This is the last robotic hand that can take your job

If you’re worried that robots will one day replace humans and make them obsolete, you should take comfort because one of the most difficult mechanical parts of a human to recreate is the hand. The human hand can accomplish a multitude of tasks – not only because of how flexible our hands and fingers are, but also because we can visually determine the amount of force to be applied. For example, it is extremely difficult to teach a robot how to hold an egg with two fingers firmly without breaking the shell.

A team of South Korean scientists may have just solved this problem – and perhaps opened the door for robots to finally take over our jobs. In one New articles published in Nature Communications, the team introduced a new robotic hand prototype that can change its force while in flight and complete a variety of tasks without difficulty.

“To perform more diverse tasks with robots, we wanted to create a robot that can manipulate various objects like a human hand,” said Uikyum Kim, an engineer at Ajou University in South Korea and a Lead researcher of the new study, told The Daily Beast. “When I examined current robotic hand technologies, I realized that they are not capable of cutting paper with scissors or crushing cans like a human hand. Research like ours has begun to fill in these gaps.”

Robotics often succeed in building a nimble and dexterous robotic hand — or making it grasp objects with the right amount of force. Rarely can they make something that ticks both boxes. Robot parts can move around thanks to what’s called actuators; and they can figure out what an object is and how to hold it using tactile sensors. Actuators and sensors take up space, and it has never been so easy for engineers to fit both types of components into a space as tight as a finger.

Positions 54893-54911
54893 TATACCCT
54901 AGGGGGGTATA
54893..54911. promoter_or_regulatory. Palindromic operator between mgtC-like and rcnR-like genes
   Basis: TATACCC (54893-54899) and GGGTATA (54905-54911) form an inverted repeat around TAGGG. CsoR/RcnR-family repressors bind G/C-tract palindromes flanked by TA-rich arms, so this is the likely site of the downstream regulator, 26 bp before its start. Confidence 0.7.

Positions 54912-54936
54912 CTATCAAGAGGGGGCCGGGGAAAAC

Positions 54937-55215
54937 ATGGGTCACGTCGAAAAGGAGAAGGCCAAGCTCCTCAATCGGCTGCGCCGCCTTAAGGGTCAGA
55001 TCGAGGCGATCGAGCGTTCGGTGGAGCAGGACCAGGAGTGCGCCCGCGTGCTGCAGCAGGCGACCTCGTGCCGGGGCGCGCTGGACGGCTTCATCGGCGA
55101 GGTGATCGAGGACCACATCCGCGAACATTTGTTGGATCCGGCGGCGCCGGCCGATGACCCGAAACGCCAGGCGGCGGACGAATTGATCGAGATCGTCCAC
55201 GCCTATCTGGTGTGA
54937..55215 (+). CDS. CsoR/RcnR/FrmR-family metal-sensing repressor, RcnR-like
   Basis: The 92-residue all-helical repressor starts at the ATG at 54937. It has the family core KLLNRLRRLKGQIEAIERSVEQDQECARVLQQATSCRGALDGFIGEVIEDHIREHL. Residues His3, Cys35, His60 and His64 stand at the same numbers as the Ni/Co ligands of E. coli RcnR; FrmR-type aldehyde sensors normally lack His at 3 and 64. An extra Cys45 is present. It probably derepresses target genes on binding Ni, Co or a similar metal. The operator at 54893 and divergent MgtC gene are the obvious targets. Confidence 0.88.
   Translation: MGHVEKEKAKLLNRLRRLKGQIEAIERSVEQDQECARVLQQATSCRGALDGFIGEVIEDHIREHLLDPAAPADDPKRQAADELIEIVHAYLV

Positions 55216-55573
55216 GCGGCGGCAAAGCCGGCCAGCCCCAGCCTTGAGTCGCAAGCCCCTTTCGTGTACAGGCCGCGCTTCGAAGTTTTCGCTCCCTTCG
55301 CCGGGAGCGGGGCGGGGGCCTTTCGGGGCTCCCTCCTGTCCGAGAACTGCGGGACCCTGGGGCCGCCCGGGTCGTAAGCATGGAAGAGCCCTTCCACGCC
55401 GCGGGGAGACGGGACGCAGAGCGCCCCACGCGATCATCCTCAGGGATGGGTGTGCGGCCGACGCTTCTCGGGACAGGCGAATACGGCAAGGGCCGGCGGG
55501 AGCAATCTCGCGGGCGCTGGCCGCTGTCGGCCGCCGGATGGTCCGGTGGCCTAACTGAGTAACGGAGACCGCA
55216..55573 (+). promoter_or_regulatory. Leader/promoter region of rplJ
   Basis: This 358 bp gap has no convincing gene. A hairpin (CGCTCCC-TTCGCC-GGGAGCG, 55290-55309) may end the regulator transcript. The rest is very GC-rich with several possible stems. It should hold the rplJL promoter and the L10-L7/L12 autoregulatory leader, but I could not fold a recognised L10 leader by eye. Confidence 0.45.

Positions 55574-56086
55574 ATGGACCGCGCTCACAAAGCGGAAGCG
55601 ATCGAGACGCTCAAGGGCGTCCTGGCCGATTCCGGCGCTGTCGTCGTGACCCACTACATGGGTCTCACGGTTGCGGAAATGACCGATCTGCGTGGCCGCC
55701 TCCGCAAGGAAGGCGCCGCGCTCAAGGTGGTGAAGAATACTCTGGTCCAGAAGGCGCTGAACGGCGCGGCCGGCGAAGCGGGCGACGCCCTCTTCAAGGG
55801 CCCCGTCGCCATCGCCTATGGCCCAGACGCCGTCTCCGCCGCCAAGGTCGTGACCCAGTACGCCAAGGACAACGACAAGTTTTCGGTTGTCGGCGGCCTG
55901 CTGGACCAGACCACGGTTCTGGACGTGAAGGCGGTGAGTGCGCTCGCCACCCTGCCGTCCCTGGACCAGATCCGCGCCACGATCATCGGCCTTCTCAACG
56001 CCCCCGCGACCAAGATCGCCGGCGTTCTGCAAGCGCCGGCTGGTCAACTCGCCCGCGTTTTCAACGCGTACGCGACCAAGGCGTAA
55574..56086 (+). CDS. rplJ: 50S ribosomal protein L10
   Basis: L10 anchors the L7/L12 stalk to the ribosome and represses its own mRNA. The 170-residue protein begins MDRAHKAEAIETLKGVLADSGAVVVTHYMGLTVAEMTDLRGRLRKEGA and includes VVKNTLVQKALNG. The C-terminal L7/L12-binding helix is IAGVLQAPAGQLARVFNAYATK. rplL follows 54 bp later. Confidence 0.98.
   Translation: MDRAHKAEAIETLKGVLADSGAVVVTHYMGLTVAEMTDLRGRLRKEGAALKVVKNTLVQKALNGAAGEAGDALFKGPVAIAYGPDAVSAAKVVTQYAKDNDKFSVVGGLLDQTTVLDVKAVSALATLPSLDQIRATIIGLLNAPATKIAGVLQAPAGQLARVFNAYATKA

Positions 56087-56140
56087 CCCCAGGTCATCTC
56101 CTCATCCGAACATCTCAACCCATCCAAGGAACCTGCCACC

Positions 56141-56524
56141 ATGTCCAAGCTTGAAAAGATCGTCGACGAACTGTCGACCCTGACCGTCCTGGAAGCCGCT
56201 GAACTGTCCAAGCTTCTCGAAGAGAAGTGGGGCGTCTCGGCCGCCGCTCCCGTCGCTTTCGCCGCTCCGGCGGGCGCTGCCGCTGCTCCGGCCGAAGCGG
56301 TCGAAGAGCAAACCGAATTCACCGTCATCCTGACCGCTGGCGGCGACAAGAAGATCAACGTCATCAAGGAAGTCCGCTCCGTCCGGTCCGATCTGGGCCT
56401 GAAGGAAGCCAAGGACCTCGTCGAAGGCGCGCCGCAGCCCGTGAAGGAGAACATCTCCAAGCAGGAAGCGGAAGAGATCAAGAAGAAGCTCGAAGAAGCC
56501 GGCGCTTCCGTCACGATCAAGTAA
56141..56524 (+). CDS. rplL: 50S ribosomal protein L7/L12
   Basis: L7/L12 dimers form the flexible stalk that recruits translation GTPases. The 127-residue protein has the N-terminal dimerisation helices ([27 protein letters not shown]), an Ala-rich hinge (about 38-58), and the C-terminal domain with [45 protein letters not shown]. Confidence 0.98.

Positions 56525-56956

Kim and his colleagues came up with a design that goldilocks offer just Equilibrium quantity for both parts. The new robotic hand, which they call ILDA (Integrated Linked Control Ingenious Doll), consists of about 20 joints and gives it about 15 degrees of motion. It weighs about 1.1 kg, but has a fingertip force of 34 Newtons (the average human finger can apply about 47 Newtons).

As you can see from the videos, ILDA learned how to cut paper with scissors, move objects around with tweezers, lift weights, and crush soda cans. It can switch back and forth between arts and crafts and lift power without missing a beat.

Kim explains that ILDA does not need any additional modifications to complete these various tasks. It would be “very easy” to integrate into existing commercial robotic arms, meaning we could see it take on industrial or service tasks with minimal training and testing.

As if that wasn’t enough, Kim plans to continue developing better tactile sensors for newer versions of ILDA, including ones that can be used as part of artificial skin for the hand. robot. This is the last robotic hand that can take your job


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